The Court of Appeals of North Carolina recently held that an insured’s adult daughter not living with the insured was entitled to coverage under the insured’s auto liability policy. Integon Nat. Ins. Co. v. Mooring, 2015 WL 2062042 (N.C. Ct. App. May 5, 2015)

The insured’s nineteen-year-old daughter was involved in an auto accident. The insured’s automobile liability insurer sought a declaration that the insured’s daughter was not an insured under the policy because she was not a resident of the insured’s household at the time of the accident. Cross-motions for summary judgment were filed, and judgment was rendered in favor of the insured and his daughter. The insurer appealed.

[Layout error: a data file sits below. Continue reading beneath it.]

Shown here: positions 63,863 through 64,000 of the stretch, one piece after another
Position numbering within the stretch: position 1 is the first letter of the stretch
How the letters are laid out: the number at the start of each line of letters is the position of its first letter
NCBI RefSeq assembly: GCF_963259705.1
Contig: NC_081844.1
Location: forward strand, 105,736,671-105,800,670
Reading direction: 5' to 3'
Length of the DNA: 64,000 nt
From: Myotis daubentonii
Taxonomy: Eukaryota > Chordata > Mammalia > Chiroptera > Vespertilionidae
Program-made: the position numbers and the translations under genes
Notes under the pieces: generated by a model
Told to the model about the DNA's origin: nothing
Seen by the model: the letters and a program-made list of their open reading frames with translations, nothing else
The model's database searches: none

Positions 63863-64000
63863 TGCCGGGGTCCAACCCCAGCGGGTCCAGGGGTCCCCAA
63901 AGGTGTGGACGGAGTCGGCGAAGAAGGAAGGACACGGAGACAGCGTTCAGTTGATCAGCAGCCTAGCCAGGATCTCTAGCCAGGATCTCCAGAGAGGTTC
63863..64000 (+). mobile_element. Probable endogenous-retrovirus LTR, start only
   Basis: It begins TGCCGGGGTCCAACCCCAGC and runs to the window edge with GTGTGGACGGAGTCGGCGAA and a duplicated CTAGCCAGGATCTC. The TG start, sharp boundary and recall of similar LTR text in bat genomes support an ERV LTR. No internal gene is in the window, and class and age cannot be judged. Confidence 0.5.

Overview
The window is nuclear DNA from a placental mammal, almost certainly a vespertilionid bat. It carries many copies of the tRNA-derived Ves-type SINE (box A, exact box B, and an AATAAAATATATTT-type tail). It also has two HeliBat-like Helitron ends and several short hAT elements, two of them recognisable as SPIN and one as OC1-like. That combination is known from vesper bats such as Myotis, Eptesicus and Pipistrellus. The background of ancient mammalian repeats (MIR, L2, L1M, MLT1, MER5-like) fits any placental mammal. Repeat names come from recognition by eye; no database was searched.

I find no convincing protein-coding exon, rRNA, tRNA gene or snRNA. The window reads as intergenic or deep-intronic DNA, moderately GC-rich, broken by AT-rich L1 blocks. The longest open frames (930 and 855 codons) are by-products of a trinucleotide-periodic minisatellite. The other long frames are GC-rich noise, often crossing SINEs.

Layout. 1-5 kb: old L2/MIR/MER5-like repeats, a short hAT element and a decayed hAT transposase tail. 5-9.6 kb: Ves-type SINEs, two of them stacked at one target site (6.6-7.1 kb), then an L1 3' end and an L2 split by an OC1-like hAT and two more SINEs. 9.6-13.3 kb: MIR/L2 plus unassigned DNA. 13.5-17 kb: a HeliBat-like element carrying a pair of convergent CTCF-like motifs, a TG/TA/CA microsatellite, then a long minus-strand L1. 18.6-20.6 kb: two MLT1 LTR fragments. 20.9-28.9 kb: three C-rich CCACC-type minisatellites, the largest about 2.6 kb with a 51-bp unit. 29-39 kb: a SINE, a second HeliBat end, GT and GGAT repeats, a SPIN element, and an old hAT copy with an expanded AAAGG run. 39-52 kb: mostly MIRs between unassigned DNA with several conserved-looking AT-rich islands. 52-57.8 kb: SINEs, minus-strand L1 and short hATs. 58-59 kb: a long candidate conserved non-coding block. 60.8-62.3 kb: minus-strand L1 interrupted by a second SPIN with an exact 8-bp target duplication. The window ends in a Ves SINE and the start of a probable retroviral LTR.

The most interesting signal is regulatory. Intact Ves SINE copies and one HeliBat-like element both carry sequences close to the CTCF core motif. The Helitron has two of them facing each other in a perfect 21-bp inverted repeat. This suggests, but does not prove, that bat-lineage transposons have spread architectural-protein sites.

The policy definition of the term “Insured” included family members of the named Insured, and the policy defined the term “family member” as “a person related to [the policyholder] . . . who is a resident of [the policyholder’s] household.” The Court of Appeals noted that the policy did not define the terms “resident” or “household” and it therefore construed the terms broadly and in favor of coverage. The court further noted that, the insured’s daughter was wholly dependent on the insured in that he owned the residence where she lived and paid her living expenses. Accordingly, the court found that the daughter was a resident of the insured’s household at the time of the accident and affirmed the trial court’s grant of summary judgment in favor of the insured and his daughter.